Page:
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Playing Politics with Education

September 3rd, 2007


The government is upset that improvement in educational achievement is stalling. The Conservatives are considering proposals to ‘hold children back’ at primary school if they fail to achieve a particular standard. Neither party takes any serious notice of what serious educationalists say. Will politicians ever realise that playing politics with education serves only to undermine the system?

Since the introduction of SATs, primary schools in England are measured by their KS2 results. Though in the first instance it was never meant to be this way, increasingly so too are the students. So worried are schools about those tests that almost all of Year 6 is given over to preparation for tests. In those years where SATs are not taken, teachers take a very different approach to educating youngsters. In Year 6, they essentially become exam factories. In KS3 at secondary school, a similar pattern emerges. In years 7 and 8 students and teachers are ‘free’ to concentrate on learning, but in Year 9 everything is again given over to SAT preparation. It is not unreasonable to argue that in Year 6 and Year 9 are probably the years in which students actually learn the least. Learning should not be identified with recall and with ability to understand exam questions, particularly at such a young age.

“Improvement in educational achievement is stalling”. When new educational systems and testing regimes are introduced, it takes teachers some time to work it all out. When tests are introduced, it takes teachers a few years to really understand how best to prepare their students for those tests. During that period, the quality of test preparation goes up and up from a low initial level. The government can point to this and call it ‘improvement’ in the standards of education. Eventually of course, it will level off. Suddenly, there is no more improvement, and the system is in crisis. The government’s response? A new educational system or testing regime is needed! It would be funny, if it wasn’t playing politics with our nation’s education system.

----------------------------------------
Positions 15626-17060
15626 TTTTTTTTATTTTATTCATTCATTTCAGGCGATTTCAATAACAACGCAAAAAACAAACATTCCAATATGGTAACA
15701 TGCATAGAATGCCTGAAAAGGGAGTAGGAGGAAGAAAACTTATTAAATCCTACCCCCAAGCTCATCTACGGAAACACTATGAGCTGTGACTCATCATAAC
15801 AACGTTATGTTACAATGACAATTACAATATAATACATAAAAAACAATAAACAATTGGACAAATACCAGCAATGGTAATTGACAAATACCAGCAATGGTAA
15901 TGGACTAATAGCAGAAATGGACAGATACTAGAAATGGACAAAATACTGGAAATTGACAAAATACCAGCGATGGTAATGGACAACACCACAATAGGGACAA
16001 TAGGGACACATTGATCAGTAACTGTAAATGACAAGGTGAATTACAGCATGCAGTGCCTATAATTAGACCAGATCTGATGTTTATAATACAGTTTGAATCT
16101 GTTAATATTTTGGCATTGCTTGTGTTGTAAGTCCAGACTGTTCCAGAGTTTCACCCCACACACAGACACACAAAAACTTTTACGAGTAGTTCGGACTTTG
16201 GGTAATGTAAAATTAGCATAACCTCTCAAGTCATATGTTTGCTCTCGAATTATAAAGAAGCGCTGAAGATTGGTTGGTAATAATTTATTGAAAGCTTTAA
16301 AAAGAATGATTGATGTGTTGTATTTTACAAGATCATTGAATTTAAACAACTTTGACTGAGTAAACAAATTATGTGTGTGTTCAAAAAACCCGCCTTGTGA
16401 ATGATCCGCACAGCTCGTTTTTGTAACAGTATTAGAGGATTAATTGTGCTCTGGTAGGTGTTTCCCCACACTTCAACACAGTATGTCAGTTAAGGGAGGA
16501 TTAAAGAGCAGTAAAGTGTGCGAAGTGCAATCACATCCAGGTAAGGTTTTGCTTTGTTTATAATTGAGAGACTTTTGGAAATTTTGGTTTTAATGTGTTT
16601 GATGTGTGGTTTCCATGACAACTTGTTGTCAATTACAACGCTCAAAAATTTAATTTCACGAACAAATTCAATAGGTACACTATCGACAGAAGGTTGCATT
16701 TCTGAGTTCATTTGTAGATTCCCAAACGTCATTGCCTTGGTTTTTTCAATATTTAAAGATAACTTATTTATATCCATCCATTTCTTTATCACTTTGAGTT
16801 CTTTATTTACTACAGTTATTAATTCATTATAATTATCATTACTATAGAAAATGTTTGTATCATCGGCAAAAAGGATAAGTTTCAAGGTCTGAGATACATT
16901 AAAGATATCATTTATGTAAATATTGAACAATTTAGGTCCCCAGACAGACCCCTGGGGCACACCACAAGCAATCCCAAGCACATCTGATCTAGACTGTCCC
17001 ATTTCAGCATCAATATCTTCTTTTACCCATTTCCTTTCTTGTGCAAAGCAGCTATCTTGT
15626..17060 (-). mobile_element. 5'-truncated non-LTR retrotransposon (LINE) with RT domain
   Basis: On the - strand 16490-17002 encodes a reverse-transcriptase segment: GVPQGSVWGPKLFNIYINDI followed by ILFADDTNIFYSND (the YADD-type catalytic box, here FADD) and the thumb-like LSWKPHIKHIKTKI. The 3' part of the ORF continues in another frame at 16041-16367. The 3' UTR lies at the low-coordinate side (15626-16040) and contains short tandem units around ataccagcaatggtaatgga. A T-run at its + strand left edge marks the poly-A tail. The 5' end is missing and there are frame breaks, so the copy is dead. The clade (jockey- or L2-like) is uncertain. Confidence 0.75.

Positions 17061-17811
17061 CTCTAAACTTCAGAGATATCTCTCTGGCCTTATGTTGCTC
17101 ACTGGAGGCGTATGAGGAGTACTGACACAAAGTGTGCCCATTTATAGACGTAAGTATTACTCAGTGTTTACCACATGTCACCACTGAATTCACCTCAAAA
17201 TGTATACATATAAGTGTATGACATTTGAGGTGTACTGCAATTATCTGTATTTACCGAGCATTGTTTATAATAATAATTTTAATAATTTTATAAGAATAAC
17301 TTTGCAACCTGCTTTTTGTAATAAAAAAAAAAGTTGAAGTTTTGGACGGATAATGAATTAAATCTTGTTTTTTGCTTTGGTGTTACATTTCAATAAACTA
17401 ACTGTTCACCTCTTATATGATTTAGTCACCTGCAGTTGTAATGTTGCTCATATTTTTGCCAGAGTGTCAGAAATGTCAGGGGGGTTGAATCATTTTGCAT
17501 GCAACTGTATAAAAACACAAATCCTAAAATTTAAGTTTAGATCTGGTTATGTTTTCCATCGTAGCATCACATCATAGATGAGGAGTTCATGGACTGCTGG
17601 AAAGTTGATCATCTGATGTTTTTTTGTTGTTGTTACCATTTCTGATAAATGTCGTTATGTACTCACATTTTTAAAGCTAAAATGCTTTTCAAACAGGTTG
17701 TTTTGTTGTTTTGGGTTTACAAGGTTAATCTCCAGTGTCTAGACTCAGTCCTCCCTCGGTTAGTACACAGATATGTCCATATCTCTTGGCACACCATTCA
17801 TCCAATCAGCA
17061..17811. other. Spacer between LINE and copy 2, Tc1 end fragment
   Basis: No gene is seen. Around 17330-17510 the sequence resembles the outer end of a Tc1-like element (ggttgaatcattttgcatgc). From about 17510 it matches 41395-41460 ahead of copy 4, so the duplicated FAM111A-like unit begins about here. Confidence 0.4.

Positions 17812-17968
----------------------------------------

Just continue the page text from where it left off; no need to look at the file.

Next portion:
The most worrying aspect of the Government’s approach to education is that they appear to understand education only through the lens of testing.

“If students are failing, hold them back”. Listening to radio 4 this morning, every educationalist agreed that the Conservative party have not taken any serious educational advice on this issue. The Conservative’s response to a failing student in Year 6? To make them go through another year in which learning is put on hold in order to improve performance in tests, despite it having clearly not worked the first time around! There are other problems with the Conservatives’ policy too, such as labelling students as failures and the logistical nightmare of requiring more primary school spaces to cope with the numbers held back, but for me the biggest problem is that it shows that the Conservatives too understand education only through the lens of testing.

In economics, in 1997 a newly elected Labour government was the first to realise that the way to ensure fiscal stability was to divest the responsibility to decide baseline interest rates away from the political arena. Let the Bank of England decide on the correct rate. By ceding power the government made the economy more stable and more effective. There was no more political squabbling about the level of the interest rate. In education, while England’s politically driven education system moves from crisis to crisis, no similar level of discontent is felt north of the border, where education is essentially governed by the General Teaching Council of Scotland.

Will politicians ever come to understand that playing politics with education might actually be a bad thing?

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